Insights into epithelial cell senescence from transcriptome and secretome analysis of human oral keratinocytes

Extracellular Vesicles

Senescent cells produce chronic inflammation that contributes to the diseases and debilities of aging. How this process is orchestrated in epithelial cells, the origin of human carcinomas, is poorly understood. We used human normal oral keratinocytes (NOKs) to elucidate senescence programs in a prototype primary mucosal epithelial cell that senesces spontaneously. While NOKs exhibit several typical facets of senescence, they also display distinct characteristics. These include expression of p21WAF1/CIP1 at early passages, making this common marker of senescence unreliable in NOKs. Transcriptome analysis by RNA-seq revealed specific commonalities with and differences from cancer cells, explicating the tumor avoidance role of senescence. Repression of DNA repair genes that correlated with downregulation of E2F1 mRNA and protein was observed for two donors; a divergent result was seen for the third. Using proteomic profiling of soluble (non-vesicular) and extracellular vesicle (EV) associated secretions, we propose additions to the senescence associated secretory phenotype, including HSP60, which localizes to the surface of EVs. Finally, EVs from senescent NOKs activate interferon pathway signaling in THP-1 monocytes in a STING-dependent manner and associate with mitochondrial and nuclear DNA. Our results highlight senescence changes in epithelial cells and how they might contribute to chronic inflammation and age-related diseases.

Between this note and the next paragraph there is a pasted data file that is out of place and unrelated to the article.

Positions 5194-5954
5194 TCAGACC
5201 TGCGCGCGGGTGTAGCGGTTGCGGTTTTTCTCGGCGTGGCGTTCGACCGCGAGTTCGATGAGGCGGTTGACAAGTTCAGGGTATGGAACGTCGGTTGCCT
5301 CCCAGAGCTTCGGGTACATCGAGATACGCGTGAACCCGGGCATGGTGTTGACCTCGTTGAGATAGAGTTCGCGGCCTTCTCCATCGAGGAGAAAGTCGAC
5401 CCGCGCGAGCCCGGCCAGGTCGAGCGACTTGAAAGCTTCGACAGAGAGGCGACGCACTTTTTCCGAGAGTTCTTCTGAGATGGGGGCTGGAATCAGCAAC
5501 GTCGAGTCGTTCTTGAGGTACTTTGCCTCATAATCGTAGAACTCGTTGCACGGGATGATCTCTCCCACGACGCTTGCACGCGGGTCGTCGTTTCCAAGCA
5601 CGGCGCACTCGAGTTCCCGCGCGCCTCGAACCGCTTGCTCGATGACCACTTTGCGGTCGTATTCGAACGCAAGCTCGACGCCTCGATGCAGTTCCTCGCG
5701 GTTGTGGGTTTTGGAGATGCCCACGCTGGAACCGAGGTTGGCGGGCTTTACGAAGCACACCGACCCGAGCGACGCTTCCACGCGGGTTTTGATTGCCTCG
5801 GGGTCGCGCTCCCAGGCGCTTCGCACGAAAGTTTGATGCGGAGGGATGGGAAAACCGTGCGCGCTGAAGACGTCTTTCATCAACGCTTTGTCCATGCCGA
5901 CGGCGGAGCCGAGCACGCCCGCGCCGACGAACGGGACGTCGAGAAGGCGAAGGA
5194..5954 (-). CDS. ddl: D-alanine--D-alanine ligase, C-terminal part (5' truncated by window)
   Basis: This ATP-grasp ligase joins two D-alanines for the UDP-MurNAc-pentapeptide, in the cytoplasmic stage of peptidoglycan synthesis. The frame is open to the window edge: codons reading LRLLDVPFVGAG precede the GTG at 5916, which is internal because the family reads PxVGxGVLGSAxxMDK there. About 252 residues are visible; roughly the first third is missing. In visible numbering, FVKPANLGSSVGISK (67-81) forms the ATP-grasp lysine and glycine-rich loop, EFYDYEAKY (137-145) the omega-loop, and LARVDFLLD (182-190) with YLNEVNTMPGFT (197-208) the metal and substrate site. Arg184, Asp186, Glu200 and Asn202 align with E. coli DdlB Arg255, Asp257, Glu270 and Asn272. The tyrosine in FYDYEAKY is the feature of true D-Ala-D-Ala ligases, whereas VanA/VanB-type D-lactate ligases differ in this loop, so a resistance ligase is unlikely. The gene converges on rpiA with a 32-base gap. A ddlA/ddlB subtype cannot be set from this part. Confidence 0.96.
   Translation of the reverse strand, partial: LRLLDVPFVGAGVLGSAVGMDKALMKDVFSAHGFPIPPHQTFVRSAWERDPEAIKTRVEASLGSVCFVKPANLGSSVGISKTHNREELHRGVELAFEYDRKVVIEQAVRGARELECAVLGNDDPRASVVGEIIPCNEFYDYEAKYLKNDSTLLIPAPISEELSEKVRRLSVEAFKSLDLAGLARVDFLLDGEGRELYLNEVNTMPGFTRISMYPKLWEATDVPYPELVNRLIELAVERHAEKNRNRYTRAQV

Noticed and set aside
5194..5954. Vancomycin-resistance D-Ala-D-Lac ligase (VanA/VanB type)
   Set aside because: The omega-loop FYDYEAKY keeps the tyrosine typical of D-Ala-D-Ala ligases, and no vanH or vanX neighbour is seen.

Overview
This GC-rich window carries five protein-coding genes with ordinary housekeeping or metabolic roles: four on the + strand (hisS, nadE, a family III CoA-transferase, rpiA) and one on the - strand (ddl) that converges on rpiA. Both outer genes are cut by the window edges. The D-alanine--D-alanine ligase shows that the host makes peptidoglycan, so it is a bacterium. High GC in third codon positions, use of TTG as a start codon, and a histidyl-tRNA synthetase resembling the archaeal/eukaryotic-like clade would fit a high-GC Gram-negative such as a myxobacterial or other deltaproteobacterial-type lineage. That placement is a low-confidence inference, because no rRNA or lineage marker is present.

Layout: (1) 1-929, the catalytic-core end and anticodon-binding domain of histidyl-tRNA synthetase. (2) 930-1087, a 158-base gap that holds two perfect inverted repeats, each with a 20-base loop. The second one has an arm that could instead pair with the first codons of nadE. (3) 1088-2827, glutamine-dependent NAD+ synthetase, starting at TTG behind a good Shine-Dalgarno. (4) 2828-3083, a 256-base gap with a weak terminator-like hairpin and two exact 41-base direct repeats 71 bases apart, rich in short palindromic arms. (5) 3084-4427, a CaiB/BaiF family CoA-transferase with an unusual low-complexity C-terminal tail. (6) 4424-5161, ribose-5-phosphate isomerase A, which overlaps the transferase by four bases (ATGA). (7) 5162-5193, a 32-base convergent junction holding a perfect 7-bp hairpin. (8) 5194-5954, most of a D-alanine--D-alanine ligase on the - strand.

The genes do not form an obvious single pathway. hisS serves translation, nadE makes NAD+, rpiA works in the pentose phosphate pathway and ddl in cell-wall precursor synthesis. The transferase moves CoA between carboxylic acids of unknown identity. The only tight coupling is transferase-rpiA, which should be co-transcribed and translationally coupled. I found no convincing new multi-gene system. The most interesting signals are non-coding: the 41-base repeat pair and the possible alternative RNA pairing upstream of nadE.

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Cigarette smoke (CS) represents one of the most relevant environmental risk factors for several chronic pathologies. Tissue damage caused by CS exposure is mediated, at least in part, by oxidative stress induced by its toxic and pro-oxidant components. Evidence demonstrates that extracellular vesicles (EVs) released by various cell types exposed to CS extract (CSE) are characterized by altered biochemical cargo and gained pathological properties. In the present study, we evaluated the content of oxidized proteins and phospholipid fatty acid profiles of EVs released by human bronchial epithelial BEAS-2B cells treated with CSE. This specific molecular characterization has hitherto not been performed. After confirmation that CSE reduces viability of BEAS-2B cells and elevates intracellular ROS levels, in a dose-dependent manner, we demonstrated that 24 h exposure at 1% CSE, a concentration that only slight modifies cell viability but increases ROS levels, was able to increase carbonylated protein levels in cells and released EVs. The release of oxidatively modified proteins via EVs might represent a mechanism used by cells to remove toxic proteins in order to avoid their intracellular overloading. Moreover, 1% CSE induced only few changes in the fatty acid asset in BEAS-2B cell membrane phospholipids, whereas several rearrangements were observed in EVs released by CSE-treated cells. The impact of changes in acyl chain composition of CSE-EVs accounted for the increased saturation levels of phospholipids, a membrane parameter that might influence EV stability, uptake and, at least in part, EV-mediated biological effects. The present in vitro study adds new information concerning the biochemical composition of CSE-related EVs, useful to predict their biological effects on target cells. Furthermore, the information regarding the presence of oxidized proteins and the specific membrane features of CSE-related EVs can be useful to define the utilization of circulating EVs as marker for diagnosing of CS-induced lung damage and/or CS-related diseases.

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